Screening, Brief Intervention, and Referral to Treatment (SBIRT) can effectively identify and address substance misuse and substance use disorders (SUDs), and can be delivered by a range of trained health professionals. Yet, barriers remain to effective training and implementation of SBIRT in health and social service settings, and models of interprofessional collaboration in SBIRT delivery are underdeveloped.
We reviewed current literature regarding SBIRT effectiveness, training, and implementation by physicians, nurses, psychologists, and social workers. An SBIRT expert and representative from each health profession synthesized literature and training experiences to inform the development of interprofessional training and collaborative implementation strategies.
Each of the health professions involved in SBIRT training and implementation have strengths and weaknesses that influence how SBIRT is taught, learned, and delivered. Some of these are specific to the components of SBIRT, for example, screening versus brief intervention, whereas others depend on profession-driven competencies, for example, motivational interviewing. Professional organizations have encouraged a range of tailored SBIRT training initiatives, but true interprofessional training and the implementation of collaborative, team-based care are largely unrealized.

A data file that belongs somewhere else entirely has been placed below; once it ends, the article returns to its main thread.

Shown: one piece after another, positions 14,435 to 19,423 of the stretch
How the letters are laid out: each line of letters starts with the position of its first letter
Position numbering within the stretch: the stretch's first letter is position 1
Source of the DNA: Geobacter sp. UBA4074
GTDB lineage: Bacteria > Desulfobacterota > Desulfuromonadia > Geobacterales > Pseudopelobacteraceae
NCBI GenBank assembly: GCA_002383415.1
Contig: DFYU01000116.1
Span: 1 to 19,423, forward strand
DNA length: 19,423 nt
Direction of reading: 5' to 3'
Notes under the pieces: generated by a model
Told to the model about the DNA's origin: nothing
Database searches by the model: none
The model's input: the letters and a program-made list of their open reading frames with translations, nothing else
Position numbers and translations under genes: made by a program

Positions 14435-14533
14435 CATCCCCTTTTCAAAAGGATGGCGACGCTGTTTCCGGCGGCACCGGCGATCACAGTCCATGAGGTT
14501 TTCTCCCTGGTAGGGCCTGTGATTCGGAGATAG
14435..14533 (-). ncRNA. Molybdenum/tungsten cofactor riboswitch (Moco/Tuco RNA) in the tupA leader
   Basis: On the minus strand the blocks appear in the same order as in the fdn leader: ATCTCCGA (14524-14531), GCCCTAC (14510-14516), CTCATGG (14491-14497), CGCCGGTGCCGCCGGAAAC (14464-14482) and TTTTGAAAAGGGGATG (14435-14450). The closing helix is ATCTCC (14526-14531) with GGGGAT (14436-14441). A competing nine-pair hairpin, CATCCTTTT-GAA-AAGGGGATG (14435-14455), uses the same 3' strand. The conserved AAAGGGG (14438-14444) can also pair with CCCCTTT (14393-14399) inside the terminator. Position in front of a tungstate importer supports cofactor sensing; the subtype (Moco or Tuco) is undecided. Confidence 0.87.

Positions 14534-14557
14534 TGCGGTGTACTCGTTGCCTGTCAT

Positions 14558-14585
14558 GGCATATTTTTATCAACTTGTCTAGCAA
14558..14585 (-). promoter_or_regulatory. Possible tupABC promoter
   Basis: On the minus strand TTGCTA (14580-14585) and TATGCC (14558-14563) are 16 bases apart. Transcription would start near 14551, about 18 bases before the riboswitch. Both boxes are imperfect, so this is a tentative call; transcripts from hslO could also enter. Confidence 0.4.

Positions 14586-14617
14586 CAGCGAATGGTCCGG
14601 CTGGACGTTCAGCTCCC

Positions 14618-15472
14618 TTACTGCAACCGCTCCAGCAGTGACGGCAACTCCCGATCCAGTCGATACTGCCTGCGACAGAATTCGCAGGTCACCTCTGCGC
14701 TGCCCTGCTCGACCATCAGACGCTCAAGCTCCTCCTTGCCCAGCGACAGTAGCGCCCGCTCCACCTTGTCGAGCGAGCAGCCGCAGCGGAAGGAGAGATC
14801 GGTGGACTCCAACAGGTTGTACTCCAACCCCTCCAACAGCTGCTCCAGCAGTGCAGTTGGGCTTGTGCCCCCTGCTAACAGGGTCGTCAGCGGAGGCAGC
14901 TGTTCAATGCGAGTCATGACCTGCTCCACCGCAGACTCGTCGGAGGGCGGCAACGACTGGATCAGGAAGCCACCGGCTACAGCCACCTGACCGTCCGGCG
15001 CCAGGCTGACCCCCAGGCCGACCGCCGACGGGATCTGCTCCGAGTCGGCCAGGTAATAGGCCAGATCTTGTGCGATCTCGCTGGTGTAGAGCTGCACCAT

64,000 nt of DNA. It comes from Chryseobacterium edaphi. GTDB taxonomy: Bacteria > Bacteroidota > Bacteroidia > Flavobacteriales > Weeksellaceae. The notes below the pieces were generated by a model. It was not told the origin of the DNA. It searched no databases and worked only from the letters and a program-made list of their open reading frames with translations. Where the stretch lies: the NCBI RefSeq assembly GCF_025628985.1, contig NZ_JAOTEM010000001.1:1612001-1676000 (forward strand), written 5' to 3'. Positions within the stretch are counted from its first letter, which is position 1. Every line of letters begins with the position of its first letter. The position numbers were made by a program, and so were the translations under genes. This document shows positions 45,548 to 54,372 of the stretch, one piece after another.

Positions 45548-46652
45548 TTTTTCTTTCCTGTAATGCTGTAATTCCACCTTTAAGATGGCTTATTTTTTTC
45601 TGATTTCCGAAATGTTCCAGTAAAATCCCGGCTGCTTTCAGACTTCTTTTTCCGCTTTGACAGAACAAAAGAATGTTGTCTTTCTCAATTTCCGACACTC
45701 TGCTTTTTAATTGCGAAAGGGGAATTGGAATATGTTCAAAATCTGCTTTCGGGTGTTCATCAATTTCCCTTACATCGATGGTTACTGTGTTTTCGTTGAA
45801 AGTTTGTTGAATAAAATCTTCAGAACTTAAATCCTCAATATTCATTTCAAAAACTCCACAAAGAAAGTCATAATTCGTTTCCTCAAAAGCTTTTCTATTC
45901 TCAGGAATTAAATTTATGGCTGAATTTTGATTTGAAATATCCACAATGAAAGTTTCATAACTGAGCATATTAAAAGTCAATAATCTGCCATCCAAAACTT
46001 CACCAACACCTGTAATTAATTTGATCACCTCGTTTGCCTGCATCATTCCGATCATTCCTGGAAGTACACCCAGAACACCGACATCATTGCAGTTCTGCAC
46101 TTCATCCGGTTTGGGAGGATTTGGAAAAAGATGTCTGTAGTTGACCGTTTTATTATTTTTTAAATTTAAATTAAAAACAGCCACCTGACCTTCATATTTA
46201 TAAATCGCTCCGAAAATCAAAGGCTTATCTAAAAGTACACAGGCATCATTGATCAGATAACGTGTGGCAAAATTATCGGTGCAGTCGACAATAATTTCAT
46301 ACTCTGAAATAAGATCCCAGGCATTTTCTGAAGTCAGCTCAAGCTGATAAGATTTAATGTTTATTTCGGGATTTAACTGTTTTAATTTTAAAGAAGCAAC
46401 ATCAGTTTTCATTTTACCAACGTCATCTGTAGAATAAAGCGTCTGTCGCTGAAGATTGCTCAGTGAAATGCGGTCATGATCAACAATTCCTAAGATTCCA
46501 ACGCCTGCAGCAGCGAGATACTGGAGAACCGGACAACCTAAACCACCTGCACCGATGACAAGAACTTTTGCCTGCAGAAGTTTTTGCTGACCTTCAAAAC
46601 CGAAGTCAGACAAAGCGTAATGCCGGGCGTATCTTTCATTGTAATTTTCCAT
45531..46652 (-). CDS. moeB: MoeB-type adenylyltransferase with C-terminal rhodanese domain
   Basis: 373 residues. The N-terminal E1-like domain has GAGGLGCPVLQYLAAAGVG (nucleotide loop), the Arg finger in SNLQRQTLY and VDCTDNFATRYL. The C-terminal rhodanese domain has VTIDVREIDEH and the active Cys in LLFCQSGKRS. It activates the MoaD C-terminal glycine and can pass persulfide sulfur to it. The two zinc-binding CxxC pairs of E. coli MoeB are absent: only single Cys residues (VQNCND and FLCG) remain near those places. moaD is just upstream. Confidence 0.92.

SBIRT can be a valuable approach to screening and treatment for SUDs when delivered by a range of healthcare professionals. A more nuanced understanding of the assumptions and characteristics of each profession, informed by the emerging field of implementation science, may shape more effective training curricula and highlight interprofessional models of SBIRT delivery that maximize the strengths of each profession.
Division of General Internal Medicine, University of California, San Francisco, CA (MW, JMS); School of Nursing and Health Professions, Department of Integrated Healthcare, University of San Francisco, CA (AC); Butler Institute for Families, Denver University Graduate School of Social Work, Denver, CO (LL); Department of Psychiatry, UCSF Weill Institute for Neurosciences, University of California, San Francisco, CA (DDS); Division of Research, Kaiser Permanente Northern California, Oakland, CA (DDS).
Send correspondence to Maria Wamsley, MD, UCSF Division of General Internal Medicine, 1545 Divisadero St. Box 0320, San Francisco, CA 94143-0320. E-mail: email@example.com.
Received 27 October, 2017
Accepted 24 February, 2018
Funding: This work was supported by a grant from the Substance Abuse and Mental Health Services Administration (U79TI025404).
The authors declare no conflicts of interest.